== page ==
M.O.P.- Most Outstanding Prayer

MOPThe confetti has dropped, the trophies have been presented, the celebrations have quieted and the M.O.P award has been given. March Madness, the Big Dance, the NCAA men’s basketball tournament is concluded. Louisville defeated Michigan in one of the best finals seen in several years. Luke Hancock, a reserve player for the Louisville Cardinals, was awarded the Most Outstanding Player in the finals. In the final game he scored 22 points, was 5 of 6 from the field and 5 for 5 beyond the arc. He is the first non-starter in tournament history to win this award. There is one more award that Luke should have received, The Most Outstanding Prayer.

On March 31, Kevin Ware, an outstanding player for Louisville, came down awkwardly after attempting a jump shot during in the Midwest Regional’s game. He experienced a compound fracture of his leg that placed everyone who saw it in instant shock. Luke Hancock’s response was to go to his friend’s side and pray with him. When asked later what he told Kevin, he said simply that “I told him I loved him.” Kevin’s response to his friend’s actions was to become calm and at peace. He then instructed his coach and other teammates to go out and win the game. Kevin Ware’s surgery was completed in time for him to be on the sidelines with his teammates to root them on through the Final 4 in Atlanta. When the nets were cut down, the goal was lowered, and Kevin cut the final strand.

Philippians 4:5-7 5 Let your gentleness be known to all men. The Lord is at hand.6 Be anxious for nothing, but in everything by prayer and supplication, with thanksgiving, let your requests be made known to God; 7 and the peace of God, which surpasses all understanding, will guard your hearts and minds through Christ Jesus. (NKJV)

Paul instructed the Philippians to respond to anxiety with the usage of prayer and supplication. He wanted their requests to be made with thanksgiving to God. Then, here comes the kicker, he promised that the peace that makes no sense will guard their hearts and minds. The incident on March 31 created extreme anxiety in everyone that was close to Kevin. Luke Hancock did not have to think about what to do because he had trained for just this moment. He already knew where to take not only his anxieties but also those of his injured friend and teammates. He did not produce some Jedi mind trick or give Kevin some power of positive thinking speech; he prayed with him and he loved him. The supernatural peace that Kevin experienced spread to his other teammates and family members. Yes, there is one more award for Luke Hancock and that is the Most Outstanding Prayer. I mentioned that Luke had trained for this occasion. His father is struggling with a serious life threatening illness. His family has learned to live by faith in God and through an active prayer life.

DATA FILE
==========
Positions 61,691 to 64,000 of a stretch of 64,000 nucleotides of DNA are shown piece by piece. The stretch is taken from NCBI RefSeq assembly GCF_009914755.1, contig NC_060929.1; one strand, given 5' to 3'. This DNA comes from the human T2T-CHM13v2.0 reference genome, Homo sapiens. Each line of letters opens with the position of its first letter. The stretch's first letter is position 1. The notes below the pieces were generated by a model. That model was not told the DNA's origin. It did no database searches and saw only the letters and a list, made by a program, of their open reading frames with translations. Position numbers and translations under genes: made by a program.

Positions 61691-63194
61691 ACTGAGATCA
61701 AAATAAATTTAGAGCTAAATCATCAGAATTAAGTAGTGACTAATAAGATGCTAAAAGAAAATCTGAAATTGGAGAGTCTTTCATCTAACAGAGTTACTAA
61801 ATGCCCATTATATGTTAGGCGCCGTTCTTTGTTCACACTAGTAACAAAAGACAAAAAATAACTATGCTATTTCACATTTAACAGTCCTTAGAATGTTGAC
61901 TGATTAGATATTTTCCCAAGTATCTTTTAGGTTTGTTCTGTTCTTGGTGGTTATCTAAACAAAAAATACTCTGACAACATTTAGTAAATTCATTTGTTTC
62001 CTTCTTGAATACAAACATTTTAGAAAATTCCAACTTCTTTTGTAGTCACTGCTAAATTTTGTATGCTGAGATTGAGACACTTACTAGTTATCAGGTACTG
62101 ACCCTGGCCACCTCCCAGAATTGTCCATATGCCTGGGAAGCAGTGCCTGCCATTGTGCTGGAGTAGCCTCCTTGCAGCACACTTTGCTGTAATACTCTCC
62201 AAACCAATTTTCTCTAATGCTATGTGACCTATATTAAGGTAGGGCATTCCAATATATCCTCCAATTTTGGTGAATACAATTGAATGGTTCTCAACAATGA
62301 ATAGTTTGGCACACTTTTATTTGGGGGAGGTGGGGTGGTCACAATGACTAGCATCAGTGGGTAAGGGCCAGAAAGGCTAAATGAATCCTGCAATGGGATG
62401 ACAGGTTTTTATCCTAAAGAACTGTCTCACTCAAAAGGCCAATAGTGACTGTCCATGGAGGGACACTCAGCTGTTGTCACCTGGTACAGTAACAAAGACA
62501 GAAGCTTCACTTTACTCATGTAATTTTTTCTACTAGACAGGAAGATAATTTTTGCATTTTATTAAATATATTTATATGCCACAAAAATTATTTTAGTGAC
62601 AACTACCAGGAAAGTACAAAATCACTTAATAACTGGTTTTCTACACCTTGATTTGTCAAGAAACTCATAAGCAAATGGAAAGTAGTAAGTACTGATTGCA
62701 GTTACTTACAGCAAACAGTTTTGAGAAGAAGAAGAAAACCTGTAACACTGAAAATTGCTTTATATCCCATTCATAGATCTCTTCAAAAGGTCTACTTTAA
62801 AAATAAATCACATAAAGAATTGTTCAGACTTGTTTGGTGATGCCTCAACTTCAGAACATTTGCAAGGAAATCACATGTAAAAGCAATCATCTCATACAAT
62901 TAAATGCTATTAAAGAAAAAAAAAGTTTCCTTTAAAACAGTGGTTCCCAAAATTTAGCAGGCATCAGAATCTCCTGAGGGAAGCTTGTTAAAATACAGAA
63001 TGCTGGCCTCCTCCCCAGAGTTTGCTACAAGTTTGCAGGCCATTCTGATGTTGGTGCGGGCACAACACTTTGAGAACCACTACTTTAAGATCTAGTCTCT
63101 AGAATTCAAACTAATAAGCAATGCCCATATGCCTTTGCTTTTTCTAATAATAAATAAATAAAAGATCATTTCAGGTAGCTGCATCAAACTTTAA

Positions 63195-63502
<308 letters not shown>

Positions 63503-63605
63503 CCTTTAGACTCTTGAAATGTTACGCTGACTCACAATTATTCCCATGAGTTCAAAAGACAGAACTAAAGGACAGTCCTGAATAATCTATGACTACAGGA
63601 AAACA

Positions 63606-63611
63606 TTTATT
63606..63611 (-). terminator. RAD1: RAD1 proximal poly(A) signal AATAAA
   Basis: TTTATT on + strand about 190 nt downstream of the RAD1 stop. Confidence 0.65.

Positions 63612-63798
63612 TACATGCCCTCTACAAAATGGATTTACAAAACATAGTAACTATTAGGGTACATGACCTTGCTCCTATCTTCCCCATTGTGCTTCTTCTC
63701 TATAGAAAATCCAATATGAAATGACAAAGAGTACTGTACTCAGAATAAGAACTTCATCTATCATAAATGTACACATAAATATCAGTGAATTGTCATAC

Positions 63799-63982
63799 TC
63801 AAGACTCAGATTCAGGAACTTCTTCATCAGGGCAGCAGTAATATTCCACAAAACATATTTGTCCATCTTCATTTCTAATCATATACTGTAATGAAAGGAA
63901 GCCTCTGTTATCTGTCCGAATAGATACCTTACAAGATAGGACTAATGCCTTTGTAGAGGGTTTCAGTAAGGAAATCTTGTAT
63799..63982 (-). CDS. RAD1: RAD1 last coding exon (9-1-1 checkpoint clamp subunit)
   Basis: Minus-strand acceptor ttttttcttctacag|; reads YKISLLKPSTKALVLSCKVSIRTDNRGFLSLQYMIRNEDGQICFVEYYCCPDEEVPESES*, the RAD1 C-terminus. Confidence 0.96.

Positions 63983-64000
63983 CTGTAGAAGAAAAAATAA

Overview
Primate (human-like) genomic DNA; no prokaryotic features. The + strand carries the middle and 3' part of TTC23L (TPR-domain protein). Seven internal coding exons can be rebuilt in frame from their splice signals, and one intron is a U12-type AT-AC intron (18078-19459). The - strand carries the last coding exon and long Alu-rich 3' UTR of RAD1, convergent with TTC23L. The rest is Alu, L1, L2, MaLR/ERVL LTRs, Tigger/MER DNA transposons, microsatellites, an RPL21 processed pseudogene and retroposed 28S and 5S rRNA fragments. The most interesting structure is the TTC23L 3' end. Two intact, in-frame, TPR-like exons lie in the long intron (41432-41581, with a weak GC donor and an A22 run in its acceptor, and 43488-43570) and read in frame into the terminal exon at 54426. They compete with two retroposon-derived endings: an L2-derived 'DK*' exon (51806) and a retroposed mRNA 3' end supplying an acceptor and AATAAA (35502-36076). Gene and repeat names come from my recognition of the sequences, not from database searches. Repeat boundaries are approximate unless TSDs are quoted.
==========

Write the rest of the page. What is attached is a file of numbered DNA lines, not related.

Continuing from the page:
We can all learn from Luke Hancock. How do you respond to anxiety or crisis? Do you look to self reliance or casting your cares upon Him? Have you been practicing walking in faith and constant prayer? Have you practiced loving those around you that have fallen? I counsel individuals on a daily basis that have loved ones trapped in sexual sin. They feel powerless in affecting change regarding their rebellious loved one. I think Luke Hancock just gave a great model for how to help our sexually fallen loved ones. Love and pray for them and when they experience hurt from their sexual sin then pray with them. Some athletes experience broken bones and continue to play through their pain. At some point the pain increases and they have to see a doctor, who through the assistance of an x-ray tells them their bone is broken. Such is the case with people in rebellion through sexual sin. They don’t know they are broken and need the Great Physician. If you are the loved one of this person, then pray that God will show them the need for His healing. You can be that Most Outstanding Prayer person but it takes practice.

1 Thessalonians 5:16-17 16 Rejoice always, 17 pray without ceasing, (NKJV)

By David Jones, Executive Director

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About David Jones

David is a Memphis native and lives with his wife of 25 years and two children. David has a Master’s Degree in Counseling from the University of Memphis. He has worked in mental health for over 30 years with adolescents and adults in inpatient, outpatient, and residential settings. For the past 15 years David’s primary focus has been working with men and their spouses in intensive sexual addiction workshops.

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